|Leaders in Glass Countries Shouldn’t Throw Stones|
|Part 2: Leaders in Glass Countries Shouldn’t Throw Stones|
|Part 3: Leaders in Glass Countries Shouldn’t Throw Stones|
|Part 4: Leaders in Glass Countries Shouldn’t Throw Stones|
Many people probably think the explosive events in Ferguson, Missouri, are a purely domestic issue and have nothing to do with American foreign policy or the U.S. position in the world. That position is understandable, insofar as these events are first and foremost about race relations inside the United States itself, which are largely a product of America’s particular history.
At a minimum, what has been happening in Ferguson (and the protests that broke out in New York and elsewhere following yesterday’s news that a grand jury decided not to indict the police officer responsible for the death of Eric Garner) reminds us that race remains a deeply problematic issue here — especially in the context of law enforcement and criminal justice. Not surprisingly, most commentators have focused on what this problem says about America and what the United States needs to do to address it.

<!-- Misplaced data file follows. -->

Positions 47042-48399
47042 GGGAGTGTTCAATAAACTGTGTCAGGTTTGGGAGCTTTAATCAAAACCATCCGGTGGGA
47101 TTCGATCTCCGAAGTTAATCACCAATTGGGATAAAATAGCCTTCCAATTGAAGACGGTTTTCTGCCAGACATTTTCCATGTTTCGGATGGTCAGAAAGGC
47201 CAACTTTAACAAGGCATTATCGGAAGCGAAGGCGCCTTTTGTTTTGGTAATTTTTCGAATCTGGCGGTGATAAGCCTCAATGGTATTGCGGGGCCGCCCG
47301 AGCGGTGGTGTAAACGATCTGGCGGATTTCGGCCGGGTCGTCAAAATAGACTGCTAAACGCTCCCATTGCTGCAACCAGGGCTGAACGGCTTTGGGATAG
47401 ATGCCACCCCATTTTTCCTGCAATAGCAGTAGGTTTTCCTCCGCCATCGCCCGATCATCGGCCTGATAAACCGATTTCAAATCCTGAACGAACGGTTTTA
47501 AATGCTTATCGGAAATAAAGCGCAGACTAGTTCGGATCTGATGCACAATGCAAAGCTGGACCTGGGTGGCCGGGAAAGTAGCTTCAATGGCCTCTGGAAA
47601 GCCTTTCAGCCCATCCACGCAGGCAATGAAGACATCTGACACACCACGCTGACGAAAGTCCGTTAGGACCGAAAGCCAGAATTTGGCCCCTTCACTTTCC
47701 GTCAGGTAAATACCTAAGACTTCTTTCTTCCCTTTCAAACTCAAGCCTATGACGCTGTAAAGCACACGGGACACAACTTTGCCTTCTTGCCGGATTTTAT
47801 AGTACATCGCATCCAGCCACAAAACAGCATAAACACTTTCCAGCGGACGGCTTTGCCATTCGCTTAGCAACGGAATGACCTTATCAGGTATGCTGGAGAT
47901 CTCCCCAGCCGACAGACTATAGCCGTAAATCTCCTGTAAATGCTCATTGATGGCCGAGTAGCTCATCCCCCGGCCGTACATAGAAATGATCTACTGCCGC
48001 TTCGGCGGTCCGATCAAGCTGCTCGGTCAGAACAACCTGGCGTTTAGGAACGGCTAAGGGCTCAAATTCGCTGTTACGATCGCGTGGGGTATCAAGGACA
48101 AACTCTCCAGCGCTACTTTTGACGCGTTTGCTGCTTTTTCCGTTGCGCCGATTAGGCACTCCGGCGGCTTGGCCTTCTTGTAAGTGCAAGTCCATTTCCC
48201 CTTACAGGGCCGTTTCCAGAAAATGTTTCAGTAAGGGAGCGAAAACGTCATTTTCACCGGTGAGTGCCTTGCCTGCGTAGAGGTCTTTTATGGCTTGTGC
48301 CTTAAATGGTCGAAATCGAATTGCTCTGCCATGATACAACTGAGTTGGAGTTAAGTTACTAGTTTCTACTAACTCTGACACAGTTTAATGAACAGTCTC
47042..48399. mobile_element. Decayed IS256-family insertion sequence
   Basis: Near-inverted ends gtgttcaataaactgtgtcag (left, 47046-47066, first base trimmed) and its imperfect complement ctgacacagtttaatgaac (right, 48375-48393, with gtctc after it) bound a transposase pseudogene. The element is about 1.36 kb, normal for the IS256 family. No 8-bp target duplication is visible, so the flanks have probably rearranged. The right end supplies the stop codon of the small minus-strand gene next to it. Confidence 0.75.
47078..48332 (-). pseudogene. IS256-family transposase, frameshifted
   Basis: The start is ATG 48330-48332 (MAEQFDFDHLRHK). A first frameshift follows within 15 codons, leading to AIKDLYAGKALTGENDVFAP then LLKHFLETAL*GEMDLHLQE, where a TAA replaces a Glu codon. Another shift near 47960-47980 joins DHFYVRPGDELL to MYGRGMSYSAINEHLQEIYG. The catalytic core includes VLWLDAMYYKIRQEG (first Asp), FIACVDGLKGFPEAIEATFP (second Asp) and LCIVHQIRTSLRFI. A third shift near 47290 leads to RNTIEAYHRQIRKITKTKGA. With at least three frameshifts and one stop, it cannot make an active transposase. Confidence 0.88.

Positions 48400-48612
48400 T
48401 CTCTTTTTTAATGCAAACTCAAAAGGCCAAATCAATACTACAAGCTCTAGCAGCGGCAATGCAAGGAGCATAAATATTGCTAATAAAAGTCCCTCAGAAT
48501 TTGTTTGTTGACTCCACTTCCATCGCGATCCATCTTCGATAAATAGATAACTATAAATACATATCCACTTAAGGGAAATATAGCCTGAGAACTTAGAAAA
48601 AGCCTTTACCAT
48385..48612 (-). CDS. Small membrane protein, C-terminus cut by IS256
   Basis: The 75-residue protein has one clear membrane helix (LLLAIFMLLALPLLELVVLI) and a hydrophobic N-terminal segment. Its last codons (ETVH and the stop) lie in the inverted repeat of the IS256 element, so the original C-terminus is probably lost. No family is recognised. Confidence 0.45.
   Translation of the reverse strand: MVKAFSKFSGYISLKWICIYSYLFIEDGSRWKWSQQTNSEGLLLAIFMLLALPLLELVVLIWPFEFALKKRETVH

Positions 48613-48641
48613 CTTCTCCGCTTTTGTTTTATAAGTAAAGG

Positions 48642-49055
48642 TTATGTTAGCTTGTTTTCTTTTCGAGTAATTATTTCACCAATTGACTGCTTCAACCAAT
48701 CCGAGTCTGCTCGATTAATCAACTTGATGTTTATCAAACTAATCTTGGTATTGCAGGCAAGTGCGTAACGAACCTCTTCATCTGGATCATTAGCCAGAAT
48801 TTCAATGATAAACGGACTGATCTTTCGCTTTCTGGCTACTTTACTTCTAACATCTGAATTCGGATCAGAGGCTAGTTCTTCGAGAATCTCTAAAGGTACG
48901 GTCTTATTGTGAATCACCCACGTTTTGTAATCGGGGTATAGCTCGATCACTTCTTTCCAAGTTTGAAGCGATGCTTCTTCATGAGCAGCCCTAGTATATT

Yet what has been happening in Ferguson — and in race relations in the United States more generally — does have some noteworthy foreign-policy dimensions. That is also unsurprising, because America’s internal condition inevitably affects its image in the world and the influence it can wield. When the U.S. economy is in trouble, it limits what the United States can do on the world stage. If the federal government is gridlocked or hamstrung by pointless political grandstanding (see under: Benghazi) the United States will act with less energy and wisdom abroad. And if minorities in the U.S. population are still marginalized, discriminated against, and treated as less-than-equal, then America’s full potential will be unrealized and its moral authority will be compromised in the eyes of many foreign observers.